Network—Advancing Tobacco Control Policy

This month, the Food and Drug Administration unveiled its first youth tobacco prevention campaign at a media event at the National Press Club. “The Real Cost” targets at-risk youth, aged 12-17 who are open to smoking or already experimenting with cigarettes. About 10 million youth in the U.S. currently fall into this category.

The objective of the campaign is to educate at-risk youth about the harmful effects of tobacco use, reduce initiation rates, and reduce the number of youth already experimenting with cigarettes that progress to regular use.

“The Real Cost” campaign launched nationally on February 11, 2014 across multiple media platforms including TV, radio, print, and online. The $115 million campaign, funded by tobacco industry user fees, will continue to air in more than 200 markets across the country for at least one year.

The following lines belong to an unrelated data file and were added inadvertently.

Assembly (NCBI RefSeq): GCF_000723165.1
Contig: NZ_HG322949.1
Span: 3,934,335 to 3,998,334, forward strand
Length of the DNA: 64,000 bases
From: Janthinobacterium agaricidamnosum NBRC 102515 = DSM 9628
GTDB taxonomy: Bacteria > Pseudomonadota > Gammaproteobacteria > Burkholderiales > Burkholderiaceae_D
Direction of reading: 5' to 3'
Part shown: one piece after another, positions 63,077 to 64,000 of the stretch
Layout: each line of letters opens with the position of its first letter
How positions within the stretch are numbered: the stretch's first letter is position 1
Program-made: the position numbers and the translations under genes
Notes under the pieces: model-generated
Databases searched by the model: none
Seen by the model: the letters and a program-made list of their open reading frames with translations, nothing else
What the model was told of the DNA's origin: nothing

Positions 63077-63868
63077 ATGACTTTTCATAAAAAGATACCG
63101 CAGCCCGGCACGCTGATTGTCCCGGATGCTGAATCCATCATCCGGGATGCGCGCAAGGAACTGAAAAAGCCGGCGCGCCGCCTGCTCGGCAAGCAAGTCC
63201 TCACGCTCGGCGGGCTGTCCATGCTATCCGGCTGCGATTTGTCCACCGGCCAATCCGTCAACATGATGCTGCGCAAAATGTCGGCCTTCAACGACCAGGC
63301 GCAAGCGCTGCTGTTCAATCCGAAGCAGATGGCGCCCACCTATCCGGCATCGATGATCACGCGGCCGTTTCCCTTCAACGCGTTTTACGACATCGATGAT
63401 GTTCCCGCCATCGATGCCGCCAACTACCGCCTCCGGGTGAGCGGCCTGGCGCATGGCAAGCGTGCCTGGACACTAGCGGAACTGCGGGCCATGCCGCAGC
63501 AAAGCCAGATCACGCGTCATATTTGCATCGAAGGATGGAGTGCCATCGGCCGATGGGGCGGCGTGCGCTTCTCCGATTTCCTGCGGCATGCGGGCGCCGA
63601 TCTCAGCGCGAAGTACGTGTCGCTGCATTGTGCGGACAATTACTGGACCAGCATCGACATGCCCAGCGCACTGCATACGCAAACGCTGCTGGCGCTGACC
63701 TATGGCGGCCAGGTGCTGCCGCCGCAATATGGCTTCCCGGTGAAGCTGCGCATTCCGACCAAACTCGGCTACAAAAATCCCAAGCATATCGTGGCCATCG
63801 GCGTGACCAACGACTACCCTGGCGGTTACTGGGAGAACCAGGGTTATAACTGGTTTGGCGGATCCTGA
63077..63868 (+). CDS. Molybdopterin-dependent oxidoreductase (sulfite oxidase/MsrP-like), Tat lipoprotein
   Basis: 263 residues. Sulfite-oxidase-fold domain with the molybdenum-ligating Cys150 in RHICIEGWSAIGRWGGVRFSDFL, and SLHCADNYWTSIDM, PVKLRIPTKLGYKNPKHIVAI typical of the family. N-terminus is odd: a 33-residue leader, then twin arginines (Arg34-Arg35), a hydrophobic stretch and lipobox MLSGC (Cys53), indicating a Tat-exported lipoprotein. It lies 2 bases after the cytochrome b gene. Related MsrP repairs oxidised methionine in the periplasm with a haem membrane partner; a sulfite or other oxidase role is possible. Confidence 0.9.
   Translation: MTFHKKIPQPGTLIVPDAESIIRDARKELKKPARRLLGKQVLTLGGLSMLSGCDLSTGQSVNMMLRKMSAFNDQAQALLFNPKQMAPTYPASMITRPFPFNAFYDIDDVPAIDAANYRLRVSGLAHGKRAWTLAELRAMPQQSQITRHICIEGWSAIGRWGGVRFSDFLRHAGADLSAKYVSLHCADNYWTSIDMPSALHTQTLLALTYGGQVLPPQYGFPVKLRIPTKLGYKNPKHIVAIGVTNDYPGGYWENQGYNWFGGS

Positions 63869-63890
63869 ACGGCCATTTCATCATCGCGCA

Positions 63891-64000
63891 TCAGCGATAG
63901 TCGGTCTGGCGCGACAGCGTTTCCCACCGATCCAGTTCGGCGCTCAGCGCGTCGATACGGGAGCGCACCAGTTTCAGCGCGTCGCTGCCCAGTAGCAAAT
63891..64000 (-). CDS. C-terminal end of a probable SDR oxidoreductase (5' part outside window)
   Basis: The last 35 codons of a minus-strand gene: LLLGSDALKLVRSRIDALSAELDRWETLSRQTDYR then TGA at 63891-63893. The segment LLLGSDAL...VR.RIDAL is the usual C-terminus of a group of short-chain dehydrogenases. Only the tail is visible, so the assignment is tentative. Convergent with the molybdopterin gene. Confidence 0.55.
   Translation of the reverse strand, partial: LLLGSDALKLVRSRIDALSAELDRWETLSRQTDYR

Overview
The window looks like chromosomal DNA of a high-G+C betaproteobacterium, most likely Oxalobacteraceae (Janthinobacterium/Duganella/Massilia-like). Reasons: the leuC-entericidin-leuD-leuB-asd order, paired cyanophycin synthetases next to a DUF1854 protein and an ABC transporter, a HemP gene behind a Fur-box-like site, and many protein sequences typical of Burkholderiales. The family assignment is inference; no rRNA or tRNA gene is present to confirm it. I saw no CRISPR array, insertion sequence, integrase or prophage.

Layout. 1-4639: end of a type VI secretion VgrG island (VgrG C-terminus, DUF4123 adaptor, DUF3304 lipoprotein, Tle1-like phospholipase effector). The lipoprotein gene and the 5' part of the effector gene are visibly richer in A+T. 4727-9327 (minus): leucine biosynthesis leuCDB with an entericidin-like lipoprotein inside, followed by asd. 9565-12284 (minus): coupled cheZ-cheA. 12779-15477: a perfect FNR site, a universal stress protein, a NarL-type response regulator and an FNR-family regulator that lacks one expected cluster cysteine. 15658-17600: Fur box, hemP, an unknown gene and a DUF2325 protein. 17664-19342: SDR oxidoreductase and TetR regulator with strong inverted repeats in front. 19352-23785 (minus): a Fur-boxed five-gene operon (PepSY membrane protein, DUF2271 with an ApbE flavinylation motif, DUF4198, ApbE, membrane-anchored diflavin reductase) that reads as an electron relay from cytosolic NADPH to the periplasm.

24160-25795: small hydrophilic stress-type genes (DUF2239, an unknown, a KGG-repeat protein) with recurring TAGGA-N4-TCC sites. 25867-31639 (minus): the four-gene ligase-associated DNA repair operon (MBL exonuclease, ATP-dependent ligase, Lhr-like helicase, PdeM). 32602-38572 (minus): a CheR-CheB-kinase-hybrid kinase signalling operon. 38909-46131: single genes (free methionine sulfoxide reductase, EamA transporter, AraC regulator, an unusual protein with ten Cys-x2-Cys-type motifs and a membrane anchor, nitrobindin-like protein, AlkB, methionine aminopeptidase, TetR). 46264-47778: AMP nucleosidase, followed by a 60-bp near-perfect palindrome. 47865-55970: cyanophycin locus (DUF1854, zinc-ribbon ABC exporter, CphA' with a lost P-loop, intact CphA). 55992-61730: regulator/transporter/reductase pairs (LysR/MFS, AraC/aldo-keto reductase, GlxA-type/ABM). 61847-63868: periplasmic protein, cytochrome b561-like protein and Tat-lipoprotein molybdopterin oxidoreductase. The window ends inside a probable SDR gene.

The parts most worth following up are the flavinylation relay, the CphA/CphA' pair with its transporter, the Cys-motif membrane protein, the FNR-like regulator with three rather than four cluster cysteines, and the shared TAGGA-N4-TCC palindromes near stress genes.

The South Carolina Tobacco-Free Collaborative will continue in its mission to eliminate the toll of tobacco use in S.C. by providing leadership, guidance, and resources to state and local partners.

“While progress has been made state and nation the past 50 years, the statistics tell us there is still much work to be done. The S.C. Tobacco-Free Collaborative shares in this call to finish the fight and protect our state from the deadly toll of tobacco use,” states Louis Eubanks, executive director.